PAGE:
The State University introduced a bill on Monday to the state Senate and Assembly to let Delhi convert. “It would guarantee $3,500,000 worth of new campus buildings.”
It was also reported that five of the other Agricultural and Technical schools, after study of the proposed change, had encountered opposition and asked to drop out of the SUNY proposal.
Assemblyman Edwyn E. Mason (R-Hobart) said he hadn’t been consulted about the proposed change. “He termed the bill hasty, and urged a county-wide public referendum,” the Star said.
Mason took a survey of 17 of 19 Delaware County supervisors he could contact by phone. Mason said two were for the change, 15 opposed to action now.
“In a thing as important as this,” Mason said, “I think there ought to be a referendum so the people could vote on it. We don’t want this railroaded through in the dark. I am not against the bill, but I think the people ought to be given time to study what it means.”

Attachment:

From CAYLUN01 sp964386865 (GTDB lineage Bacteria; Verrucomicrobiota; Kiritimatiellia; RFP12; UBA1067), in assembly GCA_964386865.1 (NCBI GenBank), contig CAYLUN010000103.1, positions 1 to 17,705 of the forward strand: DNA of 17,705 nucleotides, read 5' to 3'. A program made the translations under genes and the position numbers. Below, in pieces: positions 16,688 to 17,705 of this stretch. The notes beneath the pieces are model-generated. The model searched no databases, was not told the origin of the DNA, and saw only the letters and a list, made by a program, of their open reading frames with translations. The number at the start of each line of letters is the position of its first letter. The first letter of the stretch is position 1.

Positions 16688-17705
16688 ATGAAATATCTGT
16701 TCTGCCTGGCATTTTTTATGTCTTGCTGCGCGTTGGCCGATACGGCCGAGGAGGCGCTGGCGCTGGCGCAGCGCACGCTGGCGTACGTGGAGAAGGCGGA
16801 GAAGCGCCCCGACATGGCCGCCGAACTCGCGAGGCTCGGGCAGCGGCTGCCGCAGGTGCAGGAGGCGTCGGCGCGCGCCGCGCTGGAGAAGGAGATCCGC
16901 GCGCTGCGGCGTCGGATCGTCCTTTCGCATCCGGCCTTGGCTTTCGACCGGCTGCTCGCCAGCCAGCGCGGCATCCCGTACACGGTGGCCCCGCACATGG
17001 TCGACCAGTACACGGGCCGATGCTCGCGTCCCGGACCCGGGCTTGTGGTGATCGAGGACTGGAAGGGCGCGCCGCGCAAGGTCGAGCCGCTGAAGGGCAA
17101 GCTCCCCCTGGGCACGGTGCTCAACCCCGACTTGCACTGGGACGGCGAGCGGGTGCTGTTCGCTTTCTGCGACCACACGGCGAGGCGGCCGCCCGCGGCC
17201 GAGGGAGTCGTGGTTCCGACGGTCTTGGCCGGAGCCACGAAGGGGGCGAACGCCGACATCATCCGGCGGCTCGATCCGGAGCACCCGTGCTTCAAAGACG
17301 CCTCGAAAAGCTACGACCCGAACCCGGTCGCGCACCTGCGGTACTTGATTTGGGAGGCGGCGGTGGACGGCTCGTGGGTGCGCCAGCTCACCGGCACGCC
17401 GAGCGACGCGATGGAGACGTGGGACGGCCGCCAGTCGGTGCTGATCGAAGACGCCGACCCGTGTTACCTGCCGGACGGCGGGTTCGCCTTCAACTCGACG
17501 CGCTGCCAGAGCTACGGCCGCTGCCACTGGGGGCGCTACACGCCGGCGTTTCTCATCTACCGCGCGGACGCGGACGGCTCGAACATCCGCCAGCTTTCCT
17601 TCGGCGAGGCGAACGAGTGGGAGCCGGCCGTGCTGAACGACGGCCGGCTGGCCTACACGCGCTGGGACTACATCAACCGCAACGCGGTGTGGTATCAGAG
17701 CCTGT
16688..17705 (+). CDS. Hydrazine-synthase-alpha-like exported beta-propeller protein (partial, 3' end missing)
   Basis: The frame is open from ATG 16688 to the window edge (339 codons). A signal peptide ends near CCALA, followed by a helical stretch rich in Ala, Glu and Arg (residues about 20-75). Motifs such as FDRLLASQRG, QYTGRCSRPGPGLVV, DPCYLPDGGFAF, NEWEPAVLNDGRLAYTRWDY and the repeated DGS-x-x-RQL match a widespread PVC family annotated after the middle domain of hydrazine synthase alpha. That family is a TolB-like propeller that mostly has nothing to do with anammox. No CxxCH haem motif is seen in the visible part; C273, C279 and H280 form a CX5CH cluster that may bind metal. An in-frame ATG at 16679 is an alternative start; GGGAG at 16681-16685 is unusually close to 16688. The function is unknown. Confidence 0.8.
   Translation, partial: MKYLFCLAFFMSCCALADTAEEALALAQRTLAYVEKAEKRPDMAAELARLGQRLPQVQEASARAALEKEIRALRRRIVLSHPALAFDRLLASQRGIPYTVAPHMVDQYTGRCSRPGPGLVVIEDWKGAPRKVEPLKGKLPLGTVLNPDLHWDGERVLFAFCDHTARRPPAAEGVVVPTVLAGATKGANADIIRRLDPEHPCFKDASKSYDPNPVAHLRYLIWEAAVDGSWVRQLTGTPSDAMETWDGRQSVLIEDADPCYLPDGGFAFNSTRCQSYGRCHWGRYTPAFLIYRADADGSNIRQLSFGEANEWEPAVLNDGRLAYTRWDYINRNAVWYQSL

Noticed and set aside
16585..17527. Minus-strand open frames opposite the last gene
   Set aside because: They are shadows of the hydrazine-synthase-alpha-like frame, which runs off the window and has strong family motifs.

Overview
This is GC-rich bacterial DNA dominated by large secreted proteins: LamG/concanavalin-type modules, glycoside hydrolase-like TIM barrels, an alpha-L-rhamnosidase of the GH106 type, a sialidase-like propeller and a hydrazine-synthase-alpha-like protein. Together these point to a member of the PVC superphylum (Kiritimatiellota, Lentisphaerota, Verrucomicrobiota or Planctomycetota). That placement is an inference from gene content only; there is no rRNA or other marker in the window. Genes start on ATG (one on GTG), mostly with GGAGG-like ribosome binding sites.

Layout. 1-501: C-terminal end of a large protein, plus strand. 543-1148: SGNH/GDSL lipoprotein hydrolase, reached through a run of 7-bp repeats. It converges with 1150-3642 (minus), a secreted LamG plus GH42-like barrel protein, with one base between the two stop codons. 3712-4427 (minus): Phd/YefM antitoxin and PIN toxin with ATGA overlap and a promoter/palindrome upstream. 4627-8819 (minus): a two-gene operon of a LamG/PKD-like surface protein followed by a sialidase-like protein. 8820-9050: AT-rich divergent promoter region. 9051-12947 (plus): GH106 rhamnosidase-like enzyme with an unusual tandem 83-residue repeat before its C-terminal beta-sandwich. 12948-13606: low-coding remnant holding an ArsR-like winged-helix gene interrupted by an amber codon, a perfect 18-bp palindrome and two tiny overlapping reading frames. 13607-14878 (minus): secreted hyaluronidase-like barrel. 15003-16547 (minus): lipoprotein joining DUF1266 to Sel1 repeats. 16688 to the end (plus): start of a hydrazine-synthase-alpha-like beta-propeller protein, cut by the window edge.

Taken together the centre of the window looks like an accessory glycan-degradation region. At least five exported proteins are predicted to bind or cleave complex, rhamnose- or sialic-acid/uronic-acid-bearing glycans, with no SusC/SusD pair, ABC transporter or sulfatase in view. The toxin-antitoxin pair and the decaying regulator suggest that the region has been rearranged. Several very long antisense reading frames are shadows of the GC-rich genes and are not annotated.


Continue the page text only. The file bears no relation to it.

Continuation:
G. Frank Slawson, Chairman of the Delaware County Board of Supervisors said, “I gather that this is the first step to do away with all free tuition in all units of the State University system. But whether this bill goes through or not, I think that’s coming.
“I’ve had a feeling for a long while that our education department has got in such a mess…it’s costing so much more than they anticipated…that they’re trying to unload some of it on the back of the communities, and load tuition back on the students.”
The voters in Delaware County never had the chance to vote on the change, and the community college status was never achieved, as the proposal was sent back to an Assembly committee in Albany, and never brought before the state Legislature. Members of the Assembly were unable to determine who the sponsor of the proposal had been in the first place.